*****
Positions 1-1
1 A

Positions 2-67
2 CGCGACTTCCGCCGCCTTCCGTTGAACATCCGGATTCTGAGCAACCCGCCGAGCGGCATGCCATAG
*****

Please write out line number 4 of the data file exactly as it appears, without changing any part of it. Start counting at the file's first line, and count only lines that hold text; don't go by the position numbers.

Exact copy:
2 CGCGACTTCCGCCGCCTTCCGTTGAACATCCGGATTCTGAGCAACCCGCCGAGCGGCATGCCATAG